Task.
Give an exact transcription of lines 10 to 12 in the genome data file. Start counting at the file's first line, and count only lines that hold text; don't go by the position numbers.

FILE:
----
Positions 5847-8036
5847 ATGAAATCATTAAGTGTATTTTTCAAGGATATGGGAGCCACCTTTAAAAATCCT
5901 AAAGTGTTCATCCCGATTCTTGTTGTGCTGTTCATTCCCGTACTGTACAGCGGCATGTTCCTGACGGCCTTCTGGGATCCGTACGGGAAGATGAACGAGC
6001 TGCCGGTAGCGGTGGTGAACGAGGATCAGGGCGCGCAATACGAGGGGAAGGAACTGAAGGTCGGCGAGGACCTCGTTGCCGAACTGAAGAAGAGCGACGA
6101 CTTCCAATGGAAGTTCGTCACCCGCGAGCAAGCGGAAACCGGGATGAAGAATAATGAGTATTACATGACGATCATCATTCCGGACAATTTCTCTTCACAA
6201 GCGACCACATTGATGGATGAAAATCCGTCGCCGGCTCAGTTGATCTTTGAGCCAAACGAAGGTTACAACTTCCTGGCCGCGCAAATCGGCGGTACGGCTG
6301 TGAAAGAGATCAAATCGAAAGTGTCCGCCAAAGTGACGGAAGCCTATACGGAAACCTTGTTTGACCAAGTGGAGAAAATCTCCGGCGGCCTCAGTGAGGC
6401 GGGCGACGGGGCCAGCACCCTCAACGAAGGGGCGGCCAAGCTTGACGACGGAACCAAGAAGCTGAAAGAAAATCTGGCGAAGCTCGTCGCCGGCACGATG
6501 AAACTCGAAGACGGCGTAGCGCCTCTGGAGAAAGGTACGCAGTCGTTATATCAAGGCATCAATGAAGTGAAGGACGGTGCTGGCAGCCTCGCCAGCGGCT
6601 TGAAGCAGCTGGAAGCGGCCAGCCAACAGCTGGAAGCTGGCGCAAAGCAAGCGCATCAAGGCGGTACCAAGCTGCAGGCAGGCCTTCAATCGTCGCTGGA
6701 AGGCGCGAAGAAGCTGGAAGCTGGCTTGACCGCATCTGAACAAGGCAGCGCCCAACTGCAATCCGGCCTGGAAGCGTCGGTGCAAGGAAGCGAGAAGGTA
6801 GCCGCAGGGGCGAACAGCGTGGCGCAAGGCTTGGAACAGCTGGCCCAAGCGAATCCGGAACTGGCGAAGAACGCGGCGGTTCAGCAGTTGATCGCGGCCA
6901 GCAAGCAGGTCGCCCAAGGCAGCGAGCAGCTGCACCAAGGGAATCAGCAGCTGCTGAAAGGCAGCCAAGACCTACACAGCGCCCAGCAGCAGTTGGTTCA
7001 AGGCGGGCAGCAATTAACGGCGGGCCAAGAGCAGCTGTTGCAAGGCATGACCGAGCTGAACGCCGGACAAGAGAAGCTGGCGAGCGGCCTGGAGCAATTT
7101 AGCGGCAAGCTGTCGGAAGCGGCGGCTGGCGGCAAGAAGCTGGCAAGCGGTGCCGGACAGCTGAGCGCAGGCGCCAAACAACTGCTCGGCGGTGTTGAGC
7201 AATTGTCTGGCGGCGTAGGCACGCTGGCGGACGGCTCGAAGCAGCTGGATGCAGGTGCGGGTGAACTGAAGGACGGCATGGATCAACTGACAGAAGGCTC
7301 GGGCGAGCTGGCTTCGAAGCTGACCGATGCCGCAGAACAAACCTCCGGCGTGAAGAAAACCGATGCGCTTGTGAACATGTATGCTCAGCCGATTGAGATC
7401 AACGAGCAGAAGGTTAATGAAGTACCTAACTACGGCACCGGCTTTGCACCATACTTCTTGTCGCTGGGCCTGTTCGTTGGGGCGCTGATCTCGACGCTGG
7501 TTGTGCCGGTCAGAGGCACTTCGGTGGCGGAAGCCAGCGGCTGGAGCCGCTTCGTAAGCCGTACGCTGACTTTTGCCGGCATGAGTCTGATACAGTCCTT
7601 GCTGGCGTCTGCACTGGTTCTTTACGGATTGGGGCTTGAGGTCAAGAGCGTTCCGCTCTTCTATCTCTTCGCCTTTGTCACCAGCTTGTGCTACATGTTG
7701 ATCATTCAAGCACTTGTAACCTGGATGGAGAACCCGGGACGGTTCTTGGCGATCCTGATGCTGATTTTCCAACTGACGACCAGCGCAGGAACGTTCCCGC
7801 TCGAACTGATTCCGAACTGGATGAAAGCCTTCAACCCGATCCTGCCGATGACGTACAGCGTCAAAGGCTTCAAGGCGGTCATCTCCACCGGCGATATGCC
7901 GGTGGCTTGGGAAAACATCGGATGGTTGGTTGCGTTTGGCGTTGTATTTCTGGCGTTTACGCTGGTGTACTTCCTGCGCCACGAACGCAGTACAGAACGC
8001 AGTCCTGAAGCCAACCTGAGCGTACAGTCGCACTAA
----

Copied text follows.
6601 TGAAGCAGCTGGAAGCGGCCAGCCAACAGCTGGAAGCTGGCGCAAAGCAAGCGCATCAAGGCGGTACCAAGCTGCAGGCAGGCCTTCAATCGTCGCTGGA
6701 AGGCGCGAAGAAGCTGGAAGCTGGCTTGACCGCATCTGAACAAGGCAGCGCCCAACTGCAATCCGGCCTGGAAGCGTCGGTGCAAGGAAGCGAGAAGGTA
6801 GCCGCAGGGGCGAACAGCGTGGCGCAAGGCTTGGAACAGCTGGCCCAAGCGAATCCGGAACTGGCGAAGAACGCGGCGGTTCAGCAGTTGATCGCGGCCA